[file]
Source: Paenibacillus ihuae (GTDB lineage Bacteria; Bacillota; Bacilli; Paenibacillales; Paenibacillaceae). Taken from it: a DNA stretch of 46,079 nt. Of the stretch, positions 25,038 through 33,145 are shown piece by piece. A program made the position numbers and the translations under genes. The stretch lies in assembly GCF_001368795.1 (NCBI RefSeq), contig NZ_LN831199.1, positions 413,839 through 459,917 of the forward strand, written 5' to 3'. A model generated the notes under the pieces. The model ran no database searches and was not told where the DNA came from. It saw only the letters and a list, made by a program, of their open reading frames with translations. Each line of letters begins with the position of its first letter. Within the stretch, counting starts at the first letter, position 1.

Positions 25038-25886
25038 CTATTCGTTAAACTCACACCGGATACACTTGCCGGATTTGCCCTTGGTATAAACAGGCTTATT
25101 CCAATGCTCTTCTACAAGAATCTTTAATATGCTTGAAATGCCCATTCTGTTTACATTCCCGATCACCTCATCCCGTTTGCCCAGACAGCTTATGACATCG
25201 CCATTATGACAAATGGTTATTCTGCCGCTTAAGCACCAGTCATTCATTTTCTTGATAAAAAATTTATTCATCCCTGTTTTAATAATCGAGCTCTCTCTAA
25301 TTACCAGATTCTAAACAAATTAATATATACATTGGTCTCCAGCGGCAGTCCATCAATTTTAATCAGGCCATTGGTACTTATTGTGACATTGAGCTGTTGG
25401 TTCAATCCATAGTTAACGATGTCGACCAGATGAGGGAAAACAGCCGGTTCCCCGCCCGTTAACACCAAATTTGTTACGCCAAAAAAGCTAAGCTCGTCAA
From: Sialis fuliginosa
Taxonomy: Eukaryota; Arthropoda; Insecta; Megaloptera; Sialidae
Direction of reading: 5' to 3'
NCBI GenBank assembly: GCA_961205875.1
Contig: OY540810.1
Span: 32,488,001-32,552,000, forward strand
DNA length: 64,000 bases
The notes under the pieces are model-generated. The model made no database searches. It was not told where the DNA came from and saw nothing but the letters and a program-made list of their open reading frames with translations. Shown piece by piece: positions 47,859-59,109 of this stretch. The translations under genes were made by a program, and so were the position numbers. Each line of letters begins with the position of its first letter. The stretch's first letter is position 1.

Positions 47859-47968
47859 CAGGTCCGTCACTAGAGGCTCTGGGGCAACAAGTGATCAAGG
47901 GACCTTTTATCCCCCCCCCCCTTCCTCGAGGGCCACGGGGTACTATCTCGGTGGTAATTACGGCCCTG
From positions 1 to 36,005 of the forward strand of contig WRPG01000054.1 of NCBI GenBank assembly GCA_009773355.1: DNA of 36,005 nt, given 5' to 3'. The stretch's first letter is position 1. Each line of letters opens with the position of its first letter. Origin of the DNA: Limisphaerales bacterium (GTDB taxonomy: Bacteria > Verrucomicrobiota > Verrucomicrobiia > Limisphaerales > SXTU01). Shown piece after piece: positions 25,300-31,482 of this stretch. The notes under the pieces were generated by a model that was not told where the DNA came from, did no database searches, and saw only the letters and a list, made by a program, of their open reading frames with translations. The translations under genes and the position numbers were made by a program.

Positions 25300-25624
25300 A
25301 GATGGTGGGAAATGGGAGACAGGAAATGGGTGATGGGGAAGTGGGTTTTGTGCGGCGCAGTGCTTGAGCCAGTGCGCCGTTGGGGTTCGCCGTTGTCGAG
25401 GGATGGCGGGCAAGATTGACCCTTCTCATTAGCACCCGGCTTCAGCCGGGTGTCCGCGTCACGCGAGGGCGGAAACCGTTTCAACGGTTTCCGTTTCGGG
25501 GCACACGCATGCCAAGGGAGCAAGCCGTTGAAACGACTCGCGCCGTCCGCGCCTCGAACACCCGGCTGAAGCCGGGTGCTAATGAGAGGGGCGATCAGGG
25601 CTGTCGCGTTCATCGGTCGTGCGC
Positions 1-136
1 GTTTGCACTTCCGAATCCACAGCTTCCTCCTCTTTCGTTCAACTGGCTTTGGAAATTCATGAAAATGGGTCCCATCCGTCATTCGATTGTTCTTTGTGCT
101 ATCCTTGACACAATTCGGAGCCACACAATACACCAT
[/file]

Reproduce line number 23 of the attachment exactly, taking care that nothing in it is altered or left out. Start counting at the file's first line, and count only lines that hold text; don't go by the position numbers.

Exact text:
25401 GGATGGCGGGCAAGATTGACCCTTCTCATTAGCACCCGGCTTCAGCCGGGTGTCCGCGTCACGCGAGGGCGGAAACCGTTTCAACGGTTTCCGTTTCGGG